Crown Jeweller

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The Crown Jeweller is a member of the Royal Household appointed by the British monarch. He or she is responsible for the maintenance and, when they leave the Tower of London, security of the regalia and plate that make up the Crown Jewels of the United Kingdom.


The post was created in 1843 by Queen Victoria, who issued a royal warrant to Garrard & Co., and the title of Crown Jeweller was vested in an employee of the company.[1] Until then, Rundell & Bridge, who advertised themselves as Crown jewellers,[2] had been responsible for maintaining and preparing Jewels for use at state occasions.[3] If the title had existed before 1843, it would have applied to William Jones of Jefferys & Jones (1782–96), Philip Gilbert of Jefferys, Jones & Gilbert (1797–1820), and Rundell & Bridge (1821–43). Before 1782, the work of repairing and making the Crown Jewels was distributed to various goldsmiths and jewellers on an ad-hoc basis.[2]

Except for the monarch, only the Crown Jeweller is authorised to handle the Crown Jewels; others may do so with his or her permission.[4] The office holder is on call day and night, all year round to attend to the Jewels.[5] William Summers, the sixth incumbent (1962–91), poetically said of his job: "Where the Crown goes, there go I".[4]

To celebrate Garrard & Co.'s 150th anniversary as the warrant holder, a banquet attended by Anne, Princess Royal, was held at Goldsmiths' Hall, London, in 1993.[4] In 2007, Buckingham Palace announced that Garrard & Co.'s services were no longer required, the reason cited being that it was time for a change.[6] The company had been acquired by a private equity firm in 2006.[7] Harry Collins of the family business G. Collins & Sons, who is also Queen Elizabeth II's personal jeweller, was appointed as the new Crown Jeweller.[8] In 2012, Collins stepped down from the role and Martin Swift of Mappin & Webb became the ninth Crown Jeweller.[9] In 2017 he was replaced by Mark Appleby, the head of Mappin & Webb's jewellery workshop.[10]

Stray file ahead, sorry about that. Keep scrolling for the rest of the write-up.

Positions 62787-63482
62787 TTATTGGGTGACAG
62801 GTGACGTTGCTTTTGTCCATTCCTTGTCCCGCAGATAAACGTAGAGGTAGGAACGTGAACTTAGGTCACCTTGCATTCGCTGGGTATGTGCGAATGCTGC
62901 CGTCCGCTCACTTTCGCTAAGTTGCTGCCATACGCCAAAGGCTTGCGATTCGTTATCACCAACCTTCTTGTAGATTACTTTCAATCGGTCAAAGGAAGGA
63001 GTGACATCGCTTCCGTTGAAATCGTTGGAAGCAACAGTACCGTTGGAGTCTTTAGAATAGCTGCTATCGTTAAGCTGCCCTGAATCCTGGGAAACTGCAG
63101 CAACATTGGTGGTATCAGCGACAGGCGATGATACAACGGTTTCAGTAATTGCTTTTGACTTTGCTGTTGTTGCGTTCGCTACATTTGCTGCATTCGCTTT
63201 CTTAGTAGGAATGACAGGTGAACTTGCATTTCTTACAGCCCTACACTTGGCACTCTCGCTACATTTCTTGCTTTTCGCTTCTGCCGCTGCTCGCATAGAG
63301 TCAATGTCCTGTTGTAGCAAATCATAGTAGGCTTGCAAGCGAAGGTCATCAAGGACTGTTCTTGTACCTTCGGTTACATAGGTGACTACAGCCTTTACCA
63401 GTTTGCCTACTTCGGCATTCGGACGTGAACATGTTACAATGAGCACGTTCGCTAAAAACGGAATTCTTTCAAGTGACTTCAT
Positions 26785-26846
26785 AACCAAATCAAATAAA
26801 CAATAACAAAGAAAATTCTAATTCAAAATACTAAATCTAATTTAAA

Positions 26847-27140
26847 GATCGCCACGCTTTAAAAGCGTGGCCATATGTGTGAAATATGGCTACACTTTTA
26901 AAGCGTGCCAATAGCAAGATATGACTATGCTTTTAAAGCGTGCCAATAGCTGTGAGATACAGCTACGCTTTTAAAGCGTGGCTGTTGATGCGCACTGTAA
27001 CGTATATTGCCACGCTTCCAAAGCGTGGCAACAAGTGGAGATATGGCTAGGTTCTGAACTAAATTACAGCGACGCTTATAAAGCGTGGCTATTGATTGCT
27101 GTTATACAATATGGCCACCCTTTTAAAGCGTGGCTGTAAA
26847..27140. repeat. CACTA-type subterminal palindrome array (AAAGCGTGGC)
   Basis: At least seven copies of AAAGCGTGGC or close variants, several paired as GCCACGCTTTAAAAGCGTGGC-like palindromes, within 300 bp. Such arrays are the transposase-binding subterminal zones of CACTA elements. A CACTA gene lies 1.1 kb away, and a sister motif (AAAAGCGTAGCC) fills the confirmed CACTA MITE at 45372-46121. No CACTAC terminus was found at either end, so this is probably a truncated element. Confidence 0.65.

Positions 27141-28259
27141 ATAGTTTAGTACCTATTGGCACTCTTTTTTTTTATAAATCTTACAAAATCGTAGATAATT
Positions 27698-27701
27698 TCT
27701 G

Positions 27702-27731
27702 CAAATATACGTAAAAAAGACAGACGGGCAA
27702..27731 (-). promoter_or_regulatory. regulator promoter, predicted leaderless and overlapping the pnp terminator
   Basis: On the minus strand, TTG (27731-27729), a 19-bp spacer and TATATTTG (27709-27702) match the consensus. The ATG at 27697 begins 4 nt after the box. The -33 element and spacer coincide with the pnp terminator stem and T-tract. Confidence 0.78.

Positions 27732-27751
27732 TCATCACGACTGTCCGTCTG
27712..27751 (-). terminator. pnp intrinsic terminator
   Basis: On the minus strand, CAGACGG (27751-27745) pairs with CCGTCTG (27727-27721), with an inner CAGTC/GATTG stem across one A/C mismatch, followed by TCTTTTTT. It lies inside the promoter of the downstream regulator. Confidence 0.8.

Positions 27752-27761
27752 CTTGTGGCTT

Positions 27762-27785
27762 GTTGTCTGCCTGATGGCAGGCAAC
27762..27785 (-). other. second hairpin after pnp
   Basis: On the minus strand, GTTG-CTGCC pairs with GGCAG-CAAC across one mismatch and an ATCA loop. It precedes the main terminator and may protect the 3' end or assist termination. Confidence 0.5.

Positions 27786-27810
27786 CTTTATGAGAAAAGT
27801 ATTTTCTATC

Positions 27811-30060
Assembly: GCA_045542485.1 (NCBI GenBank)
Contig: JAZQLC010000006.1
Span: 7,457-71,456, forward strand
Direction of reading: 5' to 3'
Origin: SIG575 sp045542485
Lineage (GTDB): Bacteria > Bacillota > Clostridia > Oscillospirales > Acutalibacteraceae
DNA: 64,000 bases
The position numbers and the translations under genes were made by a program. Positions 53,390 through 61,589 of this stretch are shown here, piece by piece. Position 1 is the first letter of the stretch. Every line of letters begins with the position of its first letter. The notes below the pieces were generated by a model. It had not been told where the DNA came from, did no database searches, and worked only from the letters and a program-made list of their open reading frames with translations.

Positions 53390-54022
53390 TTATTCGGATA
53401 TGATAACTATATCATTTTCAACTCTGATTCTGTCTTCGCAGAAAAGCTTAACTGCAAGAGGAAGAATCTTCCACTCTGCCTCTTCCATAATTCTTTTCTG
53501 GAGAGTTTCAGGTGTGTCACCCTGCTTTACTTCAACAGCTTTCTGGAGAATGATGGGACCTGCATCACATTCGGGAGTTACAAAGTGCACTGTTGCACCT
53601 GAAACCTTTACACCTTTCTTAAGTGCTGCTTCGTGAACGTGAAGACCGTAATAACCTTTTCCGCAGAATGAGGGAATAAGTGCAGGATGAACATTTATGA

List of office holders[edit]

See also[edit]


  1. ^ Sebastian Garrard died in November 1870 aged 72.[12]
  2. ^ Shirley Bury notes that Whitford "began to attend to [Queen Victoria's] requirements in the early years of her widowhood".[13] Prince Albert died in 1861.


  1. ^ Vivienne Becker (28 March 2012). "Jewellery duty". How To Spend It. Financial Times. Retrieved 15 May 2016.
  2. ^ a b H. D. W. Sitwell (1960). "The Jewel House and the Royal Goldsmiths". Archaeological Journal. 117 (1): 131–155. doi:10.1080/00665983.1960.10854161.
  3. ^ Gordon Campbell (2006). The Grove Encyclopedia of Decorative Arts. Oxford University Press. p. 409. ISBN 978-0-19-518948-3.
  4. ^ a b c d e f g Diana Scarisbrick (1993). "Diana Scarisbrick on Garrard's 150 years". Country Life. Vol. 187 (48–51 ed.). p. 53.
  5. ^ a b Christopher Middleton (2 June 2012). "How the Queen's man about crowns brought sparkle to her celebrations". The Telegraph. Retrieved 20 May 2016.
  6. ^ James David Draper (2008). Cameo Appearances. New York: Metropolitan Museum of Art. p. 55. ISBN 978-1-58839-282-4.
  7. ^ "Garrard to lose Royal Jeweller role". Evening Standard. 10 February 2007. Retrieved 30 May 2016.
  8. ^ a b Julia Robinson (18 July 2007). "Family firm fit for the Queen". The Telegraph. Retrieved 30 May 2016.
  9. ^ a b Richard Eden (15 July 2012). "The Queen appoints new Crown Jeweller". The Telegraph. Retrieved 8 December 2015.
  10. ^ "The Crown Jeweller". The Royal Family. Retrieved 14 June 2019.
  11. ^ "Garrard & Co". Royal Collection Trust. Retrieved 20 December 2017.
  12. ^ John Culme (2000). The Directory of Gold & Silversmiths, Jewellers & Allied Traders 1838-1914. Antique Collectors' Club. p. 172. ISBN 978-0-907462-46-0.
  13. ^ Shirley Bury (1991). Jewellery 1789–1910: The International Era. Antique Collectors' Club. p. 496. ISBN 978-1-85149-104-9.
  14. ^ Staff writer (18 July 2002). "Obituary: William Summers". The Telegraph. Retrieved 20 December 2017.

Further reading[edit]

External links[edit]